ign2 ignsw

The result looks quite neat.

The next job was to fit the headlight for the first time. An LED bulb was fitted into the sidelight position to be sympathetic to the puny charging system on this old bike and will be used as a running light. If I switch the 45 watt headlight on instead of the LED then it will use just about all of the electrical power used by the little bikes generator.  I was surprised to find that the headlight lens is plastic and was just thinking how advanced Ducati were in 1967 to fit plastic lenses, my guru Craig, shattered that illusion and told me that it should be glass.


It does look rather cute now though.

As most of the major stuff is done for now on Dinky the Ducati, I shall move back to some work on Ronnie the BMW RS with his cafe racer conversion.

Titanium (Ti)

Throughout my life working on aircraft I have used Titanium bolts. They are used for a number of reasons two being strength and lightness. The Ti that we used on military aircraft was about a third of the weight of a steel bolt of the same size, and was coloured a blue/grey. The picture below shows three titanium bolts that were laying about in the bottom of my toolbox with one steel one as a colour comparison. The titanium ones all together weigh about the same as the single steel bolt.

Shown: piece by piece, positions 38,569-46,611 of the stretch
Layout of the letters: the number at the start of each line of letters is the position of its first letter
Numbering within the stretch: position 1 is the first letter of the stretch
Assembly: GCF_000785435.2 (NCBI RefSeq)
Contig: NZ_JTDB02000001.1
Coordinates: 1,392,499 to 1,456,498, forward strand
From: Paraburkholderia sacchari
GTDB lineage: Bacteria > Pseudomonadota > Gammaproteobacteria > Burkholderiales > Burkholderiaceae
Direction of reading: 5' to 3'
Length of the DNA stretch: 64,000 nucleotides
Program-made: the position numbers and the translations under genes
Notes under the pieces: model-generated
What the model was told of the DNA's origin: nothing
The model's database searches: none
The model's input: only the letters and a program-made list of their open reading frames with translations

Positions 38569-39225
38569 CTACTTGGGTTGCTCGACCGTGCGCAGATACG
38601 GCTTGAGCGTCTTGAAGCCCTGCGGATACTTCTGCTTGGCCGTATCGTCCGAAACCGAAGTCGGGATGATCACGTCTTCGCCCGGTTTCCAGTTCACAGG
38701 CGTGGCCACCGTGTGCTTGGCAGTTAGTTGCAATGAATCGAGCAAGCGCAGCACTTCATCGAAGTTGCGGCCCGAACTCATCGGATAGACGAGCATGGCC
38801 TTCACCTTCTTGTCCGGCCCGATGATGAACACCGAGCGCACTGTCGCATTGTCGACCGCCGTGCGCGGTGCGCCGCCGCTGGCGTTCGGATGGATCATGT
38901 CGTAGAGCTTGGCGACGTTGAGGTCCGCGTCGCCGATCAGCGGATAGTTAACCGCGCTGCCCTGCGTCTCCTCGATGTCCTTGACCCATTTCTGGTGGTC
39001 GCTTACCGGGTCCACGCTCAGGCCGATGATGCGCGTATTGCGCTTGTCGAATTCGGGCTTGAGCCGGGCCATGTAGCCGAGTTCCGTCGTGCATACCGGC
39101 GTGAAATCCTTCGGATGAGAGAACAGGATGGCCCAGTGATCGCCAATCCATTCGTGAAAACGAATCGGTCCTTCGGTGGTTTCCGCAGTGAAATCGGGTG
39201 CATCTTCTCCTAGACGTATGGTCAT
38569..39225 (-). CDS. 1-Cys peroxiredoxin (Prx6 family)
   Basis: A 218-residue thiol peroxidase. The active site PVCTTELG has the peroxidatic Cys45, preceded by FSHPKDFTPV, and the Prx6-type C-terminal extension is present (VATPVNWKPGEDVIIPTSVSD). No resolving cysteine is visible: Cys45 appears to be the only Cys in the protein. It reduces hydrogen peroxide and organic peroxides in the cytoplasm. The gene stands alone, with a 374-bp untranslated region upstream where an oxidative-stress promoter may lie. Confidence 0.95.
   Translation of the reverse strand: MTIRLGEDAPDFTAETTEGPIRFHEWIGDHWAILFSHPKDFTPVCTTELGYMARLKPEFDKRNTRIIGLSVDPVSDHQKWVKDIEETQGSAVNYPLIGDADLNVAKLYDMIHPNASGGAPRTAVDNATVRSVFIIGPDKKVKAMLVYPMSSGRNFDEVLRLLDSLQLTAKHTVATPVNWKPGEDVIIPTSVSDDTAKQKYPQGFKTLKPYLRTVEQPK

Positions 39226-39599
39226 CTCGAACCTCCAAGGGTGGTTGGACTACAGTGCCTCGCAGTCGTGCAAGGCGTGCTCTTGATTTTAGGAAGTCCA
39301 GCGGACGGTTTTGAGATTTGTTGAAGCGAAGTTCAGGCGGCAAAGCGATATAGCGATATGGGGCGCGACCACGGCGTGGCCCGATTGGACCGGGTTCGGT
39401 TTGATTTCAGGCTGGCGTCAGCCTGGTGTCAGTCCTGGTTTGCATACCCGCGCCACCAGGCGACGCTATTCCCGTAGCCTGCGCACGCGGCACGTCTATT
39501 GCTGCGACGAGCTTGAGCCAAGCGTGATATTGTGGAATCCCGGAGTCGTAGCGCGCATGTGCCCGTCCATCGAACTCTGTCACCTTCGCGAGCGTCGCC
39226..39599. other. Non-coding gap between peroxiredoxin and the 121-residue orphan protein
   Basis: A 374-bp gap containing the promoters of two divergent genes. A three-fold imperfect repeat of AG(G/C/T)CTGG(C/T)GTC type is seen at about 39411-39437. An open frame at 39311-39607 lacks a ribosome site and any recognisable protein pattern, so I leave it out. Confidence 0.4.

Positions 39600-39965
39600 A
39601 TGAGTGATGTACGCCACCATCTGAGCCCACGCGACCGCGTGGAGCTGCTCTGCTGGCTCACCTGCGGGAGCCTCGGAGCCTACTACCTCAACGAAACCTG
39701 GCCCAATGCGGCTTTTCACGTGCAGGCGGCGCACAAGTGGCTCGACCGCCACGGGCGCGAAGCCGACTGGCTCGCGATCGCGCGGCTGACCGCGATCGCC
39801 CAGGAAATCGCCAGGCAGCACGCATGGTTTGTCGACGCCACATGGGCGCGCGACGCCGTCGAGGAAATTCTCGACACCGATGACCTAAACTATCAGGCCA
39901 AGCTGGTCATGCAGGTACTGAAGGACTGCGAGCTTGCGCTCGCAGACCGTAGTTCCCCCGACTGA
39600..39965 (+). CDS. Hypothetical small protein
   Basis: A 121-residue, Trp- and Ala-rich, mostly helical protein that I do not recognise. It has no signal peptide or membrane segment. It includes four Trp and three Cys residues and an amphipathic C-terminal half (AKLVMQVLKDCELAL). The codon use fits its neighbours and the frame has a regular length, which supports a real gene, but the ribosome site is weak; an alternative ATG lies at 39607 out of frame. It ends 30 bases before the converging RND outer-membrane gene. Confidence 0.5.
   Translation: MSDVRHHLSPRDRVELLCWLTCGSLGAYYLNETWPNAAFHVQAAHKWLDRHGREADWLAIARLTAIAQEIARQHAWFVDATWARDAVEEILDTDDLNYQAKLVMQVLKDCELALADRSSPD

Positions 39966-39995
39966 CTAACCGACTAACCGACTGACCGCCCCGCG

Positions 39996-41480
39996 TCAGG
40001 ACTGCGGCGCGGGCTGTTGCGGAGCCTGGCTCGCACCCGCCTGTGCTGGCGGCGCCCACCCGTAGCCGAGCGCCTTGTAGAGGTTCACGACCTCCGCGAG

The place where titanium is very useful is in very high heat areas like exhaust systems and jet engines. I have, in the past, heated one of the Ti bolts up till it was glowing red and hit it with a lump hammer, that did not even distort the threads and I could screw a nut onto it by hand afterwards.